These scenarios focus on addressing the epidemic’s root social, economic and politician causes. Gender inequality is one that comes out very strongly throughout these scenarios, poverty and income inequality and Africa’s marginalisation in the world. These scenarios show clearly that we can only truly bring AIDS under control as part of a wider effort to end Africa’s under-development.

Q: Which scenario do you think is most likely?

A: It is unpredictable. As we can see the responses are different from country to country. It will be mostly a patchwork of different scenarios across Africa. These are scenarios we want to use for policy information in countries.

Q: Is progress being made?

A: As compared to a couple of years ago a lot of progress has been made and things are accelerating in what we are doing and also making sure that AIDS is part and parcel of our core development strategies. But if the response to AIDS continues to be fragmented and as it is today, it is going to cause not only tens of millions, but will also really jeopardise African development in a big way. So the tough choices that need to be made are not tough choices 20 years from now but tough choices today because the longer we wait the tougher the choices will be.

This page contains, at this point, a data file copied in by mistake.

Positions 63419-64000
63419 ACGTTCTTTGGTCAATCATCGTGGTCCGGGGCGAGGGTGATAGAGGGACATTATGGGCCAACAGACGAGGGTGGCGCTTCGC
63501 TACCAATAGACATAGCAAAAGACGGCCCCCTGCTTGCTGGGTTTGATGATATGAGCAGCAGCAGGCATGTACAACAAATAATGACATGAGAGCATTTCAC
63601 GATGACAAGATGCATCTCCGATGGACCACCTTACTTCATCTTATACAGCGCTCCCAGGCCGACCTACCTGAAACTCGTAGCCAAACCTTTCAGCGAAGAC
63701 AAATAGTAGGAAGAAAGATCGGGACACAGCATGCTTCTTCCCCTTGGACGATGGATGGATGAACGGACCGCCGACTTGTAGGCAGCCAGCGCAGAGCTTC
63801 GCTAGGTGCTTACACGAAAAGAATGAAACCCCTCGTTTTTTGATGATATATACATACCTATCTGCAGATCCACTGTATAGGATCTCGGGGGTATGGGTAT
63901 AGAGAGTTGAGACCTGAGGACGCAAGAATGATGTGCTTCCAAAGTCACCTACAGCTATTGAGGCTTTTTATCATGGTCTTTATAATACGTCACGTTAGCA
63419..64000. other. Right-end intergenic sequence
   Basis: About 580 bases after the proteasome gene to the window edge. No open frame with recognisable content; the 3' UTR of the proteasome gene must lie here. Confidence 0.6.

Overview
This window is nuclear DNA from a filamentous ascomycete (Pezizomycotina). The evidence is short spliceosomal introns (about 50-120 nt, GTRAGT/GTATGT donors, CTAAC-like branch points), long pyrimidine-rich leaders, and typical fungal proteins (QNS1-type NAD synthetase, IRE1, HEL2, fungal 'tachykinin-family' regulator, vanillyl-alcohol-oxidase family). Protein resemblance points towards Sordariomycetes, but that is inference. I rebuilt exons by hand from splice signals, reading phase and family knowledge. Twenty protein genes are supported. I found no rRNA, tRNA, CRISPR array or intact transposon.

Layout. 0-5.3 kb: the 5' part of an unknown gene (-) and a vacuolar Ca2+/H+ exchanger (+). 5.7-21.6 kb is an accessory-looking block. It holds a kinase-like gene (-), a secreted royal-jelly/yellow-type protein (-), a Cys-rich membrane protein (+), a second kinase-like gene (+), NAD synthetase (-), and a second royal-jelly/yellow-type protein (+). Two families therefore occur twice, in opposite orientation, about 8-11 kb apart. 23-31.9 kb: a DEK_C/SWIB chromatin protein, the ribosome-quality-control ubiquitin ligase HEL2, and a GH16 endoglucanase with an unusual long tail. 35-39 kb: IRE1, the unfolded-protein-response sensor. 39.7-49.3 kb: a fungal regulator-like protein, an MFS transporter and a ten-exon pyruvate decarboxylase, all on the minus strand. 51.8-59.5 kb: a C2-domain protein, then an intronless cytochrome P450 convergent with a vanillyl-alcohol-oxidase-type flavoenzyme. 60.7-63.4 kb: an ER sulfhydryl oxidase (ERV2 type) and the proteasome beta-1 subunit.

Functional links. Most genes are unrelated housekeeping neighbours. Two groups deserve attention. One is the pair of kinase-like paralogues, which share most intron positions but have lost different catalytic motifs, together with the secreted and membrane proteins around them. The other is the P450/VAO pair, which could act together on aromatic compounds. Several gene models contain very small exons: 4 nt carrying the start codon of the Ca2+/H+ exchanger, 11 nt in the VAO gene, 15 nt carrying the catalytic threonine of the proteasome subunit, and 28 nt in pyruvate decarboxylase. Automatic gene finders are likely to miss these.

Q: Is too much emphasis being placed on abstinence and being faithful following recent research from Uganda showing a drop in prevalence due to greater condom use?

A: The recent study from Uganda suggests the success in bringing down new infections, which is absolutely real, said it is from people dying and only using condoms. This is from one study. All other studies from across Uganda show it is a combination of factors. One of the strong messages out of the scenarios project is that there is not a magic bullet; it is not one action that is going to fix this epidemic, whether that is abstinence or whether that is condoms, you really need the combination.

In the specific case of Uganda, what had happened is that young people have postponed the first age of sexual intercourse, there are fewer partners and there is a massive increase in condom use. And I think indeed that sometimes the role of condom use is underplayed. I don’t know of a single society that has been successful in bring down the number of new infections without massive condom promotion. But that in itself is not enough. Saying that it would only be abstinence and being faithful is really being fairly naïve about the realities of life.

Q: Does that mean, as a policy, abstinence, being faithful and using condoms (ABC) is now outdated?

A: I think you need to fully role out this so-called ABC but for many women it is irrelevant, many women are infected by their sole sex partner and that is their husband, so marriage was not made for abstinence to say the least if fidelity has to come from the other side and imposing a condom on your husband is, for any country in the world, a problem. So we have to make sure that we incorporate in our AIDS work a change in social norms.